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Opinion editor's note: Editorials represent the opinions of the Star Tribune Editorial Board, which operates independently from the newsroom.


The judicial system is a fundamental, foundational component of our democracy. A "cornerstone," according to U.S. Attorney Andrew Luger, who along with his dogged colleagues responded swiftly to an alleged $120,000 bribery attempt in the Feeding Our Future trial. Five people have been charged, three of whom were already on trial in the broader case.

"This is a chilling attack on our justice system," Luger told an editorial writer. A system, he noted, that relies on lawyers, judges and juries "who determine the facts based on evidence" — and a jury system in particular that's "one of the cornerstones of our democracy [that] ensures the rule of law and ensures fairness for all.

"This attack, as alleged, was an attempt to corrupt one of those cornerstones of our democracy."

But the metaphorical cornerstone, like literal ones, was strong and upheld the edifice of justice essential to society.

That's in part because Juror 52, the diligent citizen targeted with the alleged bribe, immediately called police. And in part because Luger's office and the FBI immediately went back to work and, as Luger described, "put their nose to the grindstone to get to the bottom of this." Everyone, he continued, "recognized time was of the essence. It was important to determine who did this, how they did it. One, to hold them accountable. But also to send a clear message that you simply cannot get away with this. And I'm really proud of that."

He and his colleagues should be. And Minnesotans should be proud of them, as well as the other official participants in the trial who Luger lauded for their belief "in the fairness and sanctity of the jury system" and "common interest in an independent, free and fair jury."

Attempts to tamper with juries are rare — and must remain that way.

Luger said his only indirect, similar experience was in New York in the 1980s with mafia attempts to corrupt jurors. "My takeaway here is we now have to recognize that people who engage in a massive scheme to defraud may be capable of worse, and we have to protect our system, as we have done here."

The scheme to defraud is at the heart of the Feeding Our Future case. Actually, cases, as upcoming trials await scores more defendants in the alleged $250 million pandemic-era fraud of federal programs meant to feed people in need. Of the 70 charged, 18 already pleaded guilty, seven were just tried (with five found guilty). The publicity surrounding the case itself, let alone the alleged bribery, may make it more difficult to find jurors for future cases. But that shouldn't impede the imperative to protect jurors — and the system itself.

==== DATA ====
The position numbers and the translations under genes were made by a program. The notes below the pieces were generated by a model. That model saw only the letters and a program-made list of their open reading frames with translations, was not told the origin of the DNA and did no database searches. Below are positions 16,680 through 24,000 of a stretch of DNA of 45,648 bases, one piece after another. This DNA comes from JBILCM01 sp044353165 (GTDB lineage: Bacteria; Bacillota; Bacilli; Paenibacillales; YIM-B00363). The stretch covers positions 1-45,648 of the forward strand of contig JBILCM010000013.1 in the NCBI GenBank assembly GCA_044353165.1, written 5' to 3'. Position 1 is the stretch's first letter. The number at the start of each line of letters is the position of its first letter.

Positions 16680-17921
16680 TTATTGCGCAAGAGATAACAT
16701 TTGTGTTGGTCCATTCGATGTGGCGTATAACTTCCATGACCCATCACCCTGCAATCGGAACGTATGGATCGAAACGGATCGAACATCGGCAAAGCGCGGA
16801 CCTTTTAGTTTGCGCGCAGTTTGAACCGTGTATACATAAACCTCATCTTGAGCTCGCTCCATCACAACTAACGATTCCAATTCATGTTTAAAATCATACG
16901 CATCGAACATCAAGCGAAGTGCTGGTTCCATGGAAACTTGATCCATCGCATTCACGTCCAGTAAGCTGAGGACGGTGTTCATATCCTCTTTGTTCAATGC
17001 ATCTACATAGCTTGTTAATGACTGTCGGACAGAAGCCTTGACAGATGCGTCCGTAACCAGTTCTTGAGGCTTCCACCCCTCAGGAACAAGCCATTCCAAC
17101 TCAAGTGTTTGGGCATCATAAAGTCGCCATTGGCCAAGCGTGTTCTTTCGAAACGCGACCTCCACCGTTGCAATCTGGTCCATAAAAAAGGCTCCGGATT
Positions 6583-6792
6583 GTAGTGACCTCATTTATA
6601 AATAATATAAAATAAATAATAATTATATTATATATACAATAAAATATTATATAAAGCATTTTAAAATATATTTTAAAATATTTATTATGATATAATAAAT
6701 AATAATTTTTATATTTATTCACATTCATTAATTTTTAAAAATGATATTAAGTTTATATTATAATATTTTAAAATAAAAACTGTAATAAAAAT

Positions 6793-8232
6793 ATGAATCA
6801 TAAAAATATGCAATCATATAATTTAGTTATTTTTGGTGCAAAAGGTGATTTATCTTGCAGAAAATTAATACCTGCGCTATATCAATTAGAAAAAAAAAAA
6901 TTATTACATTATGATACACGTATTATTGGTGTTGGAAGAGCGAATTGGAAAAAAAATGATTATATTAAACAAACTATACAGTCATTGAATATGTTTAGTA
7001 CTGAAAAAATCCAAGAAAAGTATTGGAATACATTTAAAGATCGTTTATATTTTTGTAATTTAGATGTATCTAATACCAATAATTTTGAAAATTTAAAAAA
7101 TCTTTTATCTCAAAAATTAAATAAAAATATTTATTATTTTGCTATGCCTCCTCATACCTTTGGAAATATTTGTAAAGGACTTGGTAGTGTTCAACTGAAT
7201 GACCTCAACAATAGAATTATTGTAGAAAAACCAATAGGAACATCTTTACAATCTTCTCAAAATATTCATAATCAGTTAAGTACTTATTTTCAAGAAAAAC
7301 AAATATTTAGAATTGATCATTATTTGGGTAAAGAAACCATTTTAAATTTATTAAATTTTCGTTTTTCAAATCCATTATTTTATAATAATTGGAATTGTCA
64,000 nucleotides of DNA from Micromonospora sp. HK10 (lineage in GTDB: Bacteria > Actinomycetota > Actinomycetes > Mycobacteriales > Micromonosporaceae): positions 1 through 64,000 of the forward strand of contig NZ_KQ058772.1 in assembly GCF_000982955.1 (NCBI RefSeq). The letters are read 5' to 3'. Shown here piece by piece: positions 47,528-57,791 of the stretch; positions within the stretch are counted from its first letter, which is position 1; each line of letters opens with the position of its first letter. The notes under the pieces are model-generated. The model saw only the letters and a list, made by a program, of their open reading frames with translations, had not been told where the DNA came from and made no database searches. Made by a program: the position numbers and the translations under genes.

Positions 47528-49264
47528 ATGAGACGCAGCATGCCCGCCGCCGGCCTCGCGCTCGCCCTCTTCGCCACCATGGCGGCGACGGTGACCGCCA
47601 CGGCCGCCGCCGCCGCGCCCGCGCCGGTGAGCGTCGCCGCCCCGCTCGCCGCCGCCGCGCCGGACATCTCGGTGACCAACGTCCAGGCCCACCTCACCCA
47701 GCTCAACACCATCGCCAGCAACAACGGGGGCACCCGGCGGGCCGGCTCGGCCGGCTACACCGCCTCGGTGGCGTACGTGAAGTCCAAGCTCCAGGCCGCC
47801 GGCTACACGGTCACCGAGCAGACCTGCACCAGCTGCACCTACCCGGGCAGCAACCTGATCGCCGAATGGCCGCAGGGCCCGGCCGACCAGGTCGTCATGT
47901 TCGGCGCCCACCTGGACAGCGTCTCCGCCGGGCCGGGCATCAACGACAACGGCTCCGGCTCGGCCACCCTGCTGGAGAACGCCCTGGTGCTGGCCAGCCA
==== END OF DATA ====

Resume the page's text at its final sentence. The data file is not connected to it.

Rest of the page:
"This has happened once," Luger said. "I hope it doesn't happen again. But hope is not a strategy. We, collectively — lawyers, prosecutors, defense lawyers and judges — all need to go forward with our eyes open with carefully thought-out ideas to protect the system."

Luger declined to provide a specific prescriptive on anonymous juries or the option of sequestering them in future Feeding Our Future cases, or any other cases under his office's jurisdiction. The justice system "should not overreact," he said, but also "cannot underreact."

Another aspect the judicial, but also political and societal, system must react to is the way those charged allegedly tried to leverage race in their appeal to Juror 52. Among the documents found in a defendant's phone is what amounts to an instruction manual for the juror, including a suggestion that they were targeted because of their social status. "We are immigrants: they don't respect and care about us," it allegedly said.

Luger's response: "False claims of racism to further a crime are dangerous and must be called out, as we have done here."

Getting to the bottom of the alleged bribery attempt, as well as the broader fraud, are key to keeping, or in many cases restoring, citizens' trust in government that has been understandably shaken by this entire sordid episode.

"Our focus in this case," concluded Luger, "on holding people accountable for this massive fraud they committed is an essential part of the work that this office can do, along with our federal law enforcement partners, to show people that government works, the Department of Justice works, federal law enforcement works."

That work is itself a vital cornerstone to our democracy and Minnesotans are fortunate to have public servants like Luger and his colleagues dedicated to protecting it.